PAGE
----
Randomization and Micronutrient Formula:
To ensure a fair and unbiased allocation of participants, a randomization scheme was generated, resulting in a 3:2 ratio for active treatment and placebo, respectively. Daily Essential Nutrients (DEN), comprising 39 vitamins, minerals, amino acids, and antioxidants, served as the micronutrient supplement. Participants followed a titration schedule over the initial four weeks to gradually reach the therapeutic dose.
Dosing Adjustment and Assessment Visits:
Throughout the study, research staff maintained regular contact with parents, checking in at week one via phone to assess tolerance, compliance, and any changes in symptoms. Dosing adjustments were considered, with a maximum of 12 capsules for participants aged 9–12 based on factors such as reported side effects, ability to swallow capsules, and perceived symptom improvement. Enrollment visits included essential components like fasting blood draws, completion of questionnaires, and the collection of various biological samples for potential future analyses.
Follow-up Visits and Adherence:
Upon completing the study, participants were given the option to purchase the supplement at a discounted rate. Follow-up visits at 1, 2, and 12 months were conducted to ascertain whether the child continued with the supplement. Adherence to the regimen was monitored through the return of unused capsules and the utilization of a pill reminder app.
Assessment Measures and Data Analysis:
The primary outcome measure, the Child & Adolescent Symptom Inventory-5 (CASI-5), played a pivotal role in evaluating the study's objectives. The overarching aim was to explore behavioral changes driven by micronutrients and validate the existence of an irritable ADHD subtype. Safety considerations were paramount, involving the monitoring of adverse events and regular reviews conducted by a Data Safety Monitoring Board.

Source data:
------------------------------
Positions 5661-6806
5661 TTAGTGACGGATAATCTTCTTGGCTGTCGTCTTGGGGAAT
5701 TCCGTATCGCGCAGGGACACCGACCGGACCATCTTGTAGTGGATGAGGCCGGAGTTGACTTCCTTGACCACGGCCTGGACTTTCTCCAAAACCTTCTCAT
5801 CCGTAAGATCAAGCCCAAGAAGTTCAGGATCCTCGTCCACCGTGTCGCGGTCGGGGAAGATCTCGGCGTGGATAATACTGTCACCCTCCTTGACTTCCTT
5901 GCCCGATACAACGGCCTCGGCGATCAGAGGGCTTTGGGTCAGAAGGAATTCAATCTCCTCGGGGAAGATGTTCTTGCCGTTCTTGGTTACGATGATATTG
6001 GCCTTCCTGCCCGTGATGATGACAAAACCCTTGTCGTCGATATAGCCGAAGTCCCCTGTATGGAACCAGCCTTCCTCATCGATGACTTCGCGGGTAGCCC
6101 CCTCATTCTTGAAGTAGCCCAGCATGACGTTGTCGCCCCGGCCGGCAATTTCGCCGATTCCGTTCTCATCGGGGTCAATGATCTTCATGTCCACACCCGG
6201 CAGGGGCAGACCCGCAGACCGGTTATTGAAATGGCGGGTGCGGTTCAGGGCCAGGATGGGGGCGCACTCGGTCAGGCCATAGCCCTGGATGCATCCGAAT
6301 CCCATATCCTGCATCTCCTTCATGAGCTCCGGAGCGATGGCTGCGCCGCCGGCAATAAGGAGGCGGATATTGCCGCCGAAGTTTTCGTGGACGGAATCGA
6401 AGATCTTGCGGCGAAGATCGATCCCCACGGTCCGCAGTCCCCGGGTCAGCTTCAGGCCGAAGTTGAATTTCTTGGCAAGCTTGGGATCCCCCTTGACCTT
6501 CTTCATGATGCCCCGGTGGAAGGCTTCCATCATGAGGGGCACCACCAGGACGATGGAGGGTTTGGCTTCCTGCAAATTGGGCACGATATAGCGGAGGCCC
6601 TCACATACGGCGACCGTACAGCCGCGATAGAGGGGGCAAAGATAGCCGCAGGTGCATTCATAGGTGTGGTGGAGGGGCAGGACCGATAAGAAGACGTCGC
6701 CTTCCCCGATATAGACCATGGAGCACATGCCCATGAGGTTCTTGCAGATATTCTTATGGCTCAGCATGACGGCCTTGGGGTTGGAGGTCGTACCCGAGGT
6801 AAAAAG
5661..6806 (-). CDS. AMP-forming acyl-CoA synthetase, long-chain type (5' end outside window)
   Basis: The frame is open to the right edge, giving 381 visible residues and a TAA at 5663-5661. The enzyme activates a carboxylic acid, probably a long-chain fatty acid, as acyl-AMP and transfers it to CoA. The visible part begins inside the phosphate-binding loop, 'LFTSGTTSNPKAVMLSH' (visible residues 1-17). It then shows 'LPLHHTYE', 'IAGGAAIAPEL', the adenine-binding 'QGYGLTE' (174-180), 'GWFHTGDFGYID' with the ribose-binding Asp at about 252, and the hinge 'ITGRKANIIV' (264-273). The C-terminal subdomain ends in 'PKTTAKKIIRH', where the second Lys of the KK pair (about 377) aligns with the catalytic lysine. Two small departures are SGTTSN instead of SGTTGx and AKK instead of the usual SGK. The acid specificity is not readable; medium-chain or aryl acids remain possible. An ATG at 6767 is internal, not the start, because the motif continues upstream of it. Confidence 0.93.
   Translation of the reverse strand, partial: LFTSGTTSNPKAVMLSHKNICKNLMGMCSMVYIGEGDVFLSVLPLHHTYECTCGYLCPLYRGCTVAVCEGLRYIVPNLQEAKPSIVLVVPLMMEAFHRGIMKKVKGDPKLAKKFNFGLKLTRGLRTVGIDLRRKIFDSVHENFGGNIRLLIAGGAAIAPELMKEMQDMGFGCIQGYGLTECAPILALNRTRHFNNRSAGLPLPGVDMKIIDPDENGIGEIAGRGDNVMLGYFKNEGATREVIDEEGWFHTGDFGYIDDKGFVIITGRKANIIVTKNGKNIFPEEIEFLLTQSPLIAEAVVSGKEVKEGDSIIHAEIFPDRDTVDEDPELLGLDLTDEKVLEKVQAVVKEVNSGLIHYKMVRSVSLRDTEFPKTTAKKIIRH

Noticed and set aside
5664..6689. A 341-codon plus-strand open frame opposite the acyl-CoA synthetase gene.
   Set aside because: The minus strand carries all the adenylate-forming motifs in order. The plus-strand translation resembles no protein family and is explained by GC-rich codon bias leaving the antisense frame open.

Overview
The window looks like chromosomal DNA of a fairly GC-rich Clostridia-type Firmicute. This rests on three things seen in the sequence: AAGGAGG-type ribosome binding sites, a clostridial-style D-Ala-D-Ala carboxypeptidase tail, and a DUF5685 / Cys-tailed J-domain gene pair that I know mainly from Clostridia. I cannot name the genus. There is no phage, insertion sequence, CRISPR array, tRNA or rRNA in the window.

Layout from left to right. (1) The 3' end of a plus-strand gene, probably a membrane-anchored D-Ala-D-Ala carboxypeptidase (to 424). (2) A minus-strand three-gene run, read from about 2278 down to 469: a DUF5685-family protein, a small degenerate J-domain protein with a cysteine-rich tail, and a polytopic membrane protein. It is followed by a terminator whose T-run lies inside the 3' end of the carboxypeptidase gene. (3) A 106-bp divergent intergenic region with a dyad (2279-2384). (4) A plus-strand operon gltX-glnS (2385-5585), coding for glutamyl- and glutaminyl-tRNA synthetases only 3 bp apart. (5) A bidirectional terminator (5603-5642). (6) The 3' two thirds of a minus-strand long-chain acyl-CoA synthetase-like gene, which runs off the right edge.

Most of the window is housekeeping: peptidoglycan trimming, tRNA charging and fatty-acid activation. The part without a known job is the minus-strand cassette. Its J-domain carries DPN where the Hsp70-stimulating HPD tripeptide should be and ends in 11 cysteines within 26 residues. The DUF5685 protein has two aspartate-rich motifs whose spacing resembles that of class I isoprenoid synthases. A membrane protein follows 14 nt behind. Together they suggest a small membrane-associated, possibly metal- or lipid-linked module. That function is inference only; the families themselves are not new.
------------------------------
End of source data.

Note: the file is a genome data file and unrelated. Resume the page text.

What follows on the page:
The 8-week Micronutrients for ADHD in Youth (MADDY) Study, involving 126 children with ADHD and irritable mood, aligns with prior research, demonstrating significant global improvement when using Daily Essential Nutrients for focus, attention, and mood stability. Notably, participants in the micronutrient group showed a threefold increase in the likelihood of being treatment responders compared to the placebo group (54% vs. 18%) based on blinded CGI-I ratings, replicating results from previous studies. The micronutrient group demonstrated a trend toward greater reduction in irritability-related symptoms, and adult/teacher ratings on the CASI-5 Peer Conflict subscale showed a significant between-group difference favoring micronutrients. The micronutrient treatment was well-tolerated with a 93% retention rate, and participants grew, on average, 6 mm more in height compared to the placebo group. The study also highlighted potential positive effects on height growth velocity compared to stimulant medications. The study clearly demonstrated the safety and acceptability of clinical-strength micronutrient supplementation in ADHD treatment.